Hong Kong property tycoon hands reins to his two sons
Lee Shau-Kee, Hong Kong’s second-wealthiest man, has retired as chairman of Henderson Land Development, handing over the reins of his property company to his two sons.
In a stock exchange filing, Henderson said Lee, who turned 90 in March, stepped away “due to his advanced age” and would be succeeded by his two sons Peter Lee Ka-kit and Martin Lee Ka-shing, who will take over as joint chairmen and managing directors.
Peter Lee Ka-kit, 56, has been an executive director of Henderson Land since 1985 and vice chairman since 1993. Martin Lee Ka-shing, 48, has been an executive director since 1993 and vice chairman since 2005.
In a statement, Lee said he would remain involved and advise on important decisions at the company as a director and was confident his two sons would work well as a team.
“Ka-kit is flexible while Ka-shing is practical,” Lee said.
“In the past few years, I have gradually faded from the frontline. Many things were done by the two of them. They all did well and have achieved perfection.”
Lee (pictured), a pioneer in the real estate sector in Hong Kong, founded Henderson Land Development in 1976. Today, Henderson Land has become one of the largest conglomerates in Hong Kong, with a market capital of $28 billion and revenue of $2.8 billion as of 2019, according to Forbes.
Pentland-owned Speedo teams up with House of Holland
British family-owned Pentland Group has announced its swimwear brand Speedo has teamed up with British fashion brand House of Holland to create a new women’s swimwear line.
The new range incorporates designer Henry Holland’s signature bold prints and bright colours, which was inspired and based on the surfing beaches of Mexico and California and the traditional textiles of Peru.
“We are delighted to collaborate with House of Holland on this collection,” Rob Hicking, brand director at Speedo, said.
“It has been fantastic working with Henry [Holland] and we’re really excited to launch this collection alongside him.”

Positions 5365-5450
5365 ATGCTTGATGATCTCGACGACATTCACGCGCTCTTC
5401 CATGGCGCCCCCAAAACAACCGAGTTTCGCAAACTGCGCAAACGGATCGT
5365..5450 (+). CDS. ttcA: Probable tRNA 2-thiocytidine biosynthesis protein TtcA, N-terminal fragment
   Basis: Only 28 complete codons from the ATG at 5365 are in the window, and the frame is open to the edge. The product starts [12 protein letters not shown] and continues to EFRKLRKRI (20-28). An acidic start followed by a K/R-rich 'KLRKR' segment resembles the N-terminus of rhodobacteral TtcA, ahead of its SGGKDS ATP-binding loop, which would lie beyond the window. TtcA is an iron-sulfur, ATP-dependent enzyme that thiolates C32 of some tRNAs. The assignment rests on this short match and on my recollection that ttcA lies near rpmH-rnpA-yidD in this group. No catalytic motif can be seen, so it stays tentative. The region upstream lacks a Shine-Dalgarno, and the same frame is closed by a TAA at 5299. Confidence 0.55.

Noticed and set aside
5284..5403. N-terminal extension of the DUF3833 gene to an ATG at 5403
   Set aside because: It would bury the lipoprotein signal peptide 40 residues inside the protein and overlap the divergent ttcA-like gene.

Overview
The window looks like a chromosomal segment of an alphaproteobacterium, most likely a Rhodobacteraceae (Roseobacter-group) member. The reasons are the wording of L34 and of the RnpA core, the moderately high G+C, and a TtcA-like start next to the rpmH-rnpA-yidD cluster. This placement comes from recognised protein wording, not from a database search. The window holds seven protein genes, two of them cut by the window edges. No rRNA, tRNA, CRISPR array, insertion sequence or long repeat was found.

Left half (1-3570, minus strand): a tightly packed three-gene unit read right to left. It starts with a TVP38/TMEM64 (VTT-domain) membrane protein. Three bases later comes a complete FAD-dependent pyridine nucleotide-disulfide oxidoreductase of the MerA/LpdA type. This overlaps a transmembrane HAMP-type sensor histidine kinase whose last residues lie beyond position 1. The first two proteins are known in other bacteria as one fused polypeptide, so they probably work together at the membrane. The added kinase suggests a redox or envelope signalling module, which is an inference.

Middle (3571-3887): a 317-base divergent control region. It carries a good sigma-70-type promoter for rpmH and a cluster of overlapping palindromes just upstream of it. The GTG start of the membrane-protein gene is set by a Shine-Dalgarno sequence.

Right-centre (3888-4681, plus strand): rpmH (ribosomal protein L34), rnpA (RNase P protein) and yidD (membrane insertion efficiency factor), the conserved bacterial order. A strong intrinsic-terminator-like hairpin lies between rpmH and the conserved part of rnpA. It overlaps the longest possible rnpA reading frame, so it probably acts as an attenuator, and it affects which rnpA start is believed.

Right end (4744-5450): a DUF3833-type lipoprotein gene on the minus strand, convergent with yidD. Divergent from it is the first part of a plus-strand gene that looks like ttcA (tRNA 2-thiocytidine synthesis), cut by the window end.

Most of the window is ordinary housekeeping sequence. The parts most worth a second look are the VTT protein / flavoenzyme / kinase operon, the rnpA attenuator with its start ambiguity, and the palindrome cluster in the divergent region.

Third-generation Pentland Group is owned by London-based Stephen Rubin (pictured with son Andy). His son, Andy Rubin, is chairman of the group, which is a global brand management company in the sports, outdoor and fashion markets. In addition to being the majority owner of JD Sports Fashion, the $3 billion group owns Speedo, Berghaus, Canterbury of New Zealand, Endura, Mitre, Ellesse, Boxfresh, Sea Vees, KangaROOS and Red or Dead.
It is also the global licensee for Ted Baker footwear and Kickers in the UK and has a joint venture partnership for Lacoste footwear.
Pentland won the Top Family Business Award at the CampdenFB European Families in Business Awards in 2014.
Japanese billionaire sues family over removal from company
Japanese billionaire and art collector Kazuo Okada is suing executives of Universal Entertainment and its subsidiary Tiger Resort Leisure Entertainment, including his estranged wife and son, for conspiring to remove him from the company he owned and founded.
Okada filed the case against his protégé Jun Fujimoto, his son Tomohiro Okada, his wife Takako Okada, and Kenshi Asano, director of Okada’s holding company, which controls various casinos in the region, including Okada Manila.
The Okada complaint, filed before the Office of the City Prosecutor of Paranaque, alleges the group “conspired together to wilfully, unlawfully and feloniously seize his ownership rights and interest in TRLEI without his consent”.
Okada founded Universal Entertainment in 1969, but was removed in 2017 from the company and TRLEI on allegations of financial mismanagement. The board claimed he stole $17.2 million from the company to purchase artwork for his private collection. However, in February, the Hong Kong Independent Commission Against Corruption ruled he had not violated any laws.
Universal Entertainment Corporation is a manufacturer of pachinko, slot machines, arcade games and publisher of video games, which posted a revenue of $845 million in 2018. Its subsidiary Tiger Resort Leisure Entertainment Inc (TRLEI) is the operator of the $2 billion integrated resort and casino complex Okada Manila (pictured) in the Philippines, which posted a revenue of $73.7 million in 2019.